On Martin Luther King, Jr., Day, I was called “liberal.” (Or at least something I said was.) I can only think of two occasions where I have felt more flattered (and I can only actually remember one of those).
This label is somewhat startling for a number of reasons, which include the following:
- The people calling me such were not evangelical or fundamentalist Christians.
- I had, just moments before, given a defense for the tendency of evangelical and fundamentalist Christians to share and try to propagate their (I guess I mean “our”) faith (while acknowledging that the methods employed are not always the most helpful), and furthermore asserted that I believe in Hell.
I guess I spun both topics slightly differently than the young couple with whom I was dining and chatting had heard before. Also, I followed up the Hell thing with something about God’s love. Something in response to the husband’s complaints about the guilt and fear he felt had been foisted on him in his religious upbringing. Something about how I believe God is worthy of our respect—and even our fear—because we all have, in some way or other, disappointed Him. But also something about how we can be pretty sure that, if the Bible’s right and Jesus really is God’s Son, God doesn’t actually want us to go to Hell. He wouldn’t have come down here and gone through all that if He did.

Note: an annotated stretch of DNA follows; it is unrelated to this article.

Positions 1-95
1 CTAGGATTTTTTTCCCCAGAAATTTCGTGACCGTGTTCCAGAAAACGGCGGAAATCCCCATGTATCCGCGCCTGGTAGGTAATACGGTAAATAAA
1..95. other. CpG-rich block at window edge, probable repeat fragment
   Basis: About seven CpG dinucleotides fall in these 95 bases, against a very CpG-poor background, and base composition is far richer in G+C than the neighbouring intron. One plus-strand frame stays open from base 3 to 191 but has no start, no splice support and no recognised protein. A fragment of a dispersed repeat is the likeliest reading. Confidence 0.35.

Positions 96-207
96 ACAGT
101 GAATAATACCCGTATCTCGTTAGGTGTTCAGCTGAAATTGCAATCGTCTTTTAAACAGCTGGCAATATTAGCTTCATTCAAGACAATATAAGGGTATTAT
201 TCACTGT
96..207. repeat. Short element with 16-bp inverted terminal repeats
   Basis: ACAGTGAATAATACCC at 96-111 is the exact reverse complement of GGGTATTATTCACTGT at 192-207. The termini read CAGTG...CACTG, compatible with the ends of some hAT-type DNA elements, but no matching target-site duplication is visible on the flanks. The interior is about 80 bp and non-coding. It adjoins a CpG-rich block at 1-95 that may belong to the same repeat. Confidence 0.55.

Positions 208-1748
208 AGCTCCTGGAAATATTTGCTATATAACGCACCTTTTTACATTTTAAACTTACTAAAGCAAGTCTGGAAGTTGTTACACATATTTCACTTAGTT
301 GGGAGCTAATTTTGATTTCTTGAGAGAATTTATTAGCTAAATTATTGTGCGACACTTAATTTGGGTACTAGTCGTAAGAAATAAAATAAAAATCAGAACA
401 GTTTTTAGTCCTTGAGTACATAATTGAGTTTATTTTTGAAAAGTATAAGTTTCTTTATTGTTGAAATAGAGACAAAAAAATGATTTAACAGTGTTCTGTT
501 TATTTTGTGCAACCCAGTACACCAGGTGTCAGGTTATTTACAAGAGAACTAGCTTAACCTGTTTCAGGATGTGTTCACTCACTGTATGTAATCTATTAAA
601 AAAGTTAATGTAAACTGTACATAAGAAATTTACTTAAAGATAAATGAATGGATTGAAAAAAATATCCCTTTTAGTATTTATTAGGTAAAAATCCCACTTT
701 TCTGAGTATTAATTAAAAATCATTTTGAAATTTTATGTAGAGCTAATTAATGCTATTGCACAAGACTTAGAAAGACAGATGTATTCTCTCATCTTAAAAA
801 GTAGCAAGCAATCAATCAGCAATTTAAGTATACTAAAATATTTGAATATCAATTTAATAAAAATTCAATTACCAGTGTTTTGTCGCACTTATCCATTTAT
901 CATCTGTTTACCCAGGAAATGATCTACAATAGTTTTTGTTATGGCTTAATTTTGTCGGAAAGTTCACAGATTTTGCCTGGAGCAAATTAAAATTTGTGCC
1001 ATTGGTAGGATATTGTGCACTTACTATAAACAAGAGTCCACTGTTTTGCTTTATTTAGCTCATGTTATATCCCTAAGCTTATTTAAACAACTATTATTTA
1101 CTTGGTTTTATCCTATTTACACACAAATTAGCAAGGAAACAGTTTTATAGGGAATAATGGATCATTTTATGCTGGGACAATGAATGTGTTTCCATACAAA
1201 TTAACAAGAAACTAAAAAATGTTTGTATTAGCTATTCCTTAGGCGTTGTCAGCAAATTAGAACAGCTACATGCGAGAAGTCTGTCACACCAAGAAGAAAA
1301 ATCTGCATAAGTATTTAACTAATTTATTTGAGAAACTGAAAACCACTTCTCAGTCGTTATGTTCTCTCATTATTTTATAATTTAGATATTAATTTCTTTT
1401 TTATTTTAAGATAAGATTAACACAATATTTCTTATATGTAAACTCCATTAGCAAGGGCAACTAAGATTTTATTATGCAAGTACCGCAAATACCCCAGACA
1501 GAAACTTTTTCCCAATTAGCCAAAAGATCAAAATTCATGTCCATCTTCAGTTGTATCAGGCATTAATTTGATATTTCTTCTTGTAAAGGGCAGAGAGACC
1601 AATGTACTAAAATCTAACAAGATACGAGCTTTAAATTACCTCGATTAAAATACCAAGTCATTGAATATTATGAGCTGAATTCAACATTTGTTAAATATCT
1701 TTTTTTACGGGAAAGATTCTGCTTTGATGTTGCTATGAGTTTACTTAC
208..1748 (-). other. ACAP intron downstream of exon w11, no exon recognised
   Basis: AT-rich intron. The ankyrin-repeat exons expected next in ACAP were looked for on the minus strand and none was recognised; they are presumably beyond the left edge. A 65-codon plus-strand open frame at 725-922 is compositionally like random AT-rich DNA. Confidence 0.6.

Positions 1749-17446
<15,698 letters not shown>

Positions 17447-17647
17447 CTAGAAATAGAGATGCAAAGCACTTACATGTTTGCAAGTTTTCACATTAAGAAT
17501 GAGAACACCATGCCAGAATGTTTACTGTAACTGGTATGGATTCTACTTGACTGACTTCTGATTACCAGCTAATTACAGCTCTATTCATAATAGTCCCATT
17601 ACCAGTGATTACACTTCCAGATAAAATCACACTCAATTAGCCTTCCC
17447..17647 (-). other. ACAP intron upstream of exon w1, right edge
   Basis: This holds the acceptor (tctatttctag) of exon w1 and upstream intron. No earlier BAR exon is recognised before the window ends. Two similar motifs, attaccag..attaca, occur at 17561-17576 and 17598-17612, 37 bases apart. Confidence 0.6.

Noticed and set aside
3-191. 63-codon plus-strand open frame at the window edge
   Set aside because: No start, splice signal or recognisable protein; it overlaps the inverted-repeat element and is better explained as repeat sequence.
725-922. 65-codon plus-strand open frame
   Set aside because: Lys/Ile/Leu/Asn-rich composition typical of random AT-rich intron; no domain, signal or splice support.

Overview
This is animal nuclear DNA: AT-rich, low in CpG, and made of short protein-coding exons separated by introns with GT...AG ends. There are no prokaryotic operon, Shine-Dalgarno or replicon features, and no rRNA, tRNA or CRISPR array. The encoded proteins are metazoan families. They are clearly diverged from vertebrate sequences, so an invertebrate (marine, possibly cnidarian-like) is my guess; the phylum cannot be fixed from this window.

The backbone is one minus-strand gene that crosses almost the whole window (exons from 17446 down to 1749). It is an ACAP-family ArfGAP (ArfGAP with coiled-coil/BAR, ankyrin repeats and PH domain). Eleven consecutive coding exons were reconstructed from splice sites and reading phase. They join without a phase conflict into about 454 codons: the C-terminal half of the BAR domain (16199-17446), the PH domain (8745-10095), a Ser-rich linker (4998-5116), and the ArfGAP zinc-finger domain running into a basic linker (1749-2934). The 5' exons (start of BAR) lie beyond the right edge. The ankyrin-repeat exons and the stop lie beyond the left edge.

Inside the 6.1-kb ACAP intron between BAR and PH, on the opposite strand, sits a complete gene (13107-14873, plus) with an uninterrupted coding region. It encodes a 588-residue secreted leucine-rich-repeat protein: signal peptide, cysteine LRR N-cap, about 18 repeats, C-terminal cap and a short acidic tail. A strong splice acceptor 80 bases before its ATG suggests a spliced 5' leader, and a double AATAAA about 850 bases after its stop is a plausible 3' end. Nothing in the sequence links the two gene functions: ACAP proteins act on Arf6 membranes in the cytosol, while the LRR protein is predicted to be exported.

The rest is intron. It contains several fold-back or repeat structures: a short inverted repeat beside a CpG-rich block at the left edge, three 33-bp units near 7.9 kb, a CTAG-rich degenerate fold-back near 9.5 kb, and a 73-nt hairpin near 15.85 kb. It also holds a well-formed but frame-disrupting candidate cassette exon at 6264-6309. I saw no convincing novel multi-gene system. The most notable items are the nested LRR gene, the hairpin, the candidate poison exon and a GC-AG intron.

That was when the husband said, “That’s really liberal, you know.”
He meant it as a compliment, and it pleased me, and it also made me want to laugh.
And it also makes me want to cry.
God’s love is surprising in the lengths He went to in order to show it. But if its surprisingness is so rare among certain manifestations of His people that other people don’t imagine they could find it there—shame on us. Shame on me. It’s one thing to talk pretty. I don’t know that I usually love in that startling way.